There are 2 main types of acrylic primer – regular acrylic primer and gesso. Both are made up of acrylic resins mixed with pigment, they are cheaper than artist acrylic colour because they contain opacifiers to ensure that they provide good coverage. Acrylic Gesso replicates the qualities of traditional gesso, a mixture of French chalk or whiting and rabbit skin glue, and is absorbent with a slightly heavier tooth than acrylic primer – the more layers you apply the more absorbent. Because of this a few coats is required if you are going to apply oil colour to it, as there is a rick of the oil sinking down to the fibres of the canvas support and causing damage. You can also choose to prime your canvas with a black gesso primer by System 3 if you prefer to work on black (this will have a dramatically different effect on your transparent colours). Acrylic clear primer allows you to work on the natural colour of the canvas without having the absorbency of the raw fabric.
Primer dries smoother and is not absorbent, but a few coats with light sanding in between will make a good solid surface on which to paint. The white colour of regular gesso or primer helps colours to maintain their luminosity. All white gessos and primers can be tinted by adding acrylic colour and mixing. Acrylic primer, unlike oil primer, does not cause natural fibres to rot over time so can be used without the use of glue size. Many oil painters today use acrylic primer instead of rabbit skin glue size as it does not require heating, and its whiteness means you need fewer coats of white lead oil primer to achieve a bright white, glossy surface.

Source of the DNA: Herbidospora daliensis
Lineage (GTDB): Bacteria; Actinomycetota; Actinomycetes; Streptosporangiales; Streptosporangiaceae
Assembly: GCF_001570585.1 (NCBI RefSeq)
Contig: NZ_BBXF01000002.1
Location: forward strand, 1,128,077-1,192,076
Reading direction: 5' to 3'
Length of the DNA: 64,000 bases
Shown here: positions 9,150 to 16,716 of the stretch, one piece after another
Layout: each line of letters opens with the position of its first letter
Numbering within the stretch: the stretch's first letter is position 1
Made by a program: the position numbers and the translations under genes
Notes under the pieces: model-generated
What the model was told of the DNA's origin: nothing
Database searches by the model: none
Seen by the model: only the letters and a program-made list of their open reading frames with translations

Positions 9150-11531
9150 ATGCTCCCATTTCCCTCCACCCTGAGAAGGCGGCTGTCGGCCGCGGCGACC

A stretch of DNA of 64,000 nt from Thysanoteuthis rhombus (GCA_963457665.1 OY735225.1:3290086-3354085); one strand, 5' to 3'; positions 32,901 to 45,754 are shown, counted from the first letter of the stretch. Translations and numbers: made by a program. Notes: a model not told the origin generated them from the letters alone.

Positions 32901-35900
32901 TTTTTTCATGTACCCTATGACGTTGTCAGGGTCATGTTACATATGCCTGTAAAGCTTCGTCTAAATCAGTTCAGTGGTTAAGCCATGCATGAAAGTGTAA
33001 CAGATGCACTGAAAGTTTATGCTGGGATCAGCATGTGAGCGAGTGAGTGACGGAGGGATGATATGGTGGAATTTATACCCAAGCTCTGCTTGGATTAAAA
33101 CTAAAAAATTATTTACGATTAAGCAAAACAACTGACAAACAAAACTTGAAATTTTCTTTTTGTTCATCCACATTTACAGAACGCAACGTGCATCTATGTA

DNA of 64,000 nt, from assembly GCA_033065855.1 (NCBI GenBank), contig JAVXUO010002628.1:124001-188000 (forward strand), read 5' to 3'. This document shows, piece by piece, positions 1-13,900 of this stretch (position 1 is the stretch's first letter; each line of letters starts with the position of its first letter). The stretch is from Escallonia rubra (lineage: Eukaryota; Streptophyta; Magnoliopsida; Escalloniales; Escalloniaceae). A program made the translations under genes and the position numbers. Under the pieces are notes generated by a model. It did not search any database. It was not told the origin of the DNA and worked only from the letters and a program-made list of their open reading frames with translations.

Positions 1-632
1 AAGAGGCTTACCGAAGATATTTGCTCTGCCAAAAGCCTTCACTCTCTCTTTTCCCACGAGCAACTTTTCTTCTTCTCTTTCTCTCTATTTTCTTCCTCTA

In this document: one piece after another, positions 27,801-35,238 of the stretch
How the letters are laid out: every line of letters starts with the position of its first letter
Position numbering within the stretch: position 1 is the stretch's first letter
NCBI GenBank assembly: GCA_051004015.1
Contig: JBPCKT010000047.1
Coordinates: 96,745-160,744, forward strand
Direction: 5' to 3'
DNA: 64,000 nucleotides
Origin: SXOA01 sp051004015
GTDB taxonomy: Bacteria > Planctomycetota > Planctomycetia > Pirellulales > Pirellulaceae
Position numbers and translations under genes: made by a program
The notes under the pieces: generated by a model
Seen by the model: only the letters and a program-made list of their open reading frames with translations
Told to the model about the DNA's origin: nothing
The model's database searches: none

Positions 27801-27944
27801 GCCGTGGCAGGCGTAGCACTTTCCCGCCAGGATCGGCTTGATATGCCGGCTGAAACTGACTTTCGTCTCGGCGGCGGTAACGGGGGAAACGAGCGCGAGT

Gessos and Primers should be applied to surfaces as thinly and evenly as possible - more thin layers creates a superior surface on which to work than fewer thick coats. We recommend the use of a wide, relatively springy soft hog hair flat brush. Sanding the primer/gesso surface between coats with fine sand or glass paper will create a super-smooth surface.